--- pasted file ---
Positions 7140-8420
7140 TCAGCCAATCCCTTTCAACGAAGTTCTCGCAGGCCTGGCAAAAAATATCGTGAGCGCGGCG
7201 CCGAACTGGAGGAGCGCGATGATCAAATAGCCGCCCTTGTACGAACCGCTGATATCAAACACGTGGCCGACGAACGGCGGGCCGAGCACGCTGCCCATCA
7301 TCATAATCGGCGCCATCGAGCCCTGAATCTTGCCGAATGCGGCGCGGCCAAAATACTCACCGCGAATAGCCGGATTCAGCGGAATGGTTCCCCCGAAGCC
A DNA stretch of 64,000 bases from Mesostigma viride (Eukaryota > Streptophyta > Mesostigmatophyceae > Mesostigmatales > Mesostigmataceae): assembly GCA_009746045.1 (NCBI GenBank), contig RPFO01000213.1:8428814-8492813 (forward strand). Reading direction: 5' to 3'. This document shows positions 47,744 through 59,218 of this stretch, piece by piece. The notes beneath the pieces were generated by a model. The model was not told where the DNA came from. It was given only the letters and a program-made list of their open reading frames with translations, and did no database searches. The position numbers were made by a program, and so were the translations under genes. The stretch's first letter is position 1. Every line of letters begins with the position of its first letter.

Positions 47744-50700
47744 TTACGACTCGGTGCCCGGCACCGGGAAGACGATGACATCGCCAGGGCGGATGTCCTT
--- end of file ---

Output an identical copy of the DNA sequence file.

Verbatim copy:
Positions 7140-8420
7140 TCAGCCAATCCCTTTCAACGAAGTTCTCGCAGGCCTGGCAAAAAATATCGTGAGCGCGGCG
7201 CCGAACTGGAGGAGCGCGATGATCAAATAGCCGCCCTTGTACGAACCGCTGATATCAAACACGTGGCCGACGAACGGCGGGCCGAGCACGCTGCCCATCA
7301 TCATAATCGGCGCCATCGAGCCCTGAATCTTGCCGAATGCGGCGCGGCCAAAATACTCACCGCGAATAGCCGGATTCAGCGGAATGGTTCCCCCGAAGCC
A DNA stretch of 64,000 bases from Mesostigma viride (Eukaryota > Streptophyta > Mesostigmatophyceae > Mesostigmatales > Mesostigmataceae): assembly GCA_009746045.1 (NCBI GenBank), contig RPFO01000213.1:8428814-8492813 (forward strand). Reading direction: 5' to 3'. This document shows positions 47,744 through 59,218 of this stretch, piece by piece. The notes beneath the pieces were generated by a model. The model was not told where the DNA came from. It was given only the letters and a program-made list of their open reading frames with translations, and did no database searches. The position numbers were made by a program, and so were the translations under genes. The stretch's first letter is position 1. Every line of letters begins with the position of its first letter.

Positions 47744-50700
47744 TTACGACTCGGTGCCCGGCACCGGGAAGACGATGACATCGCCAGGGCGGATGTCCTT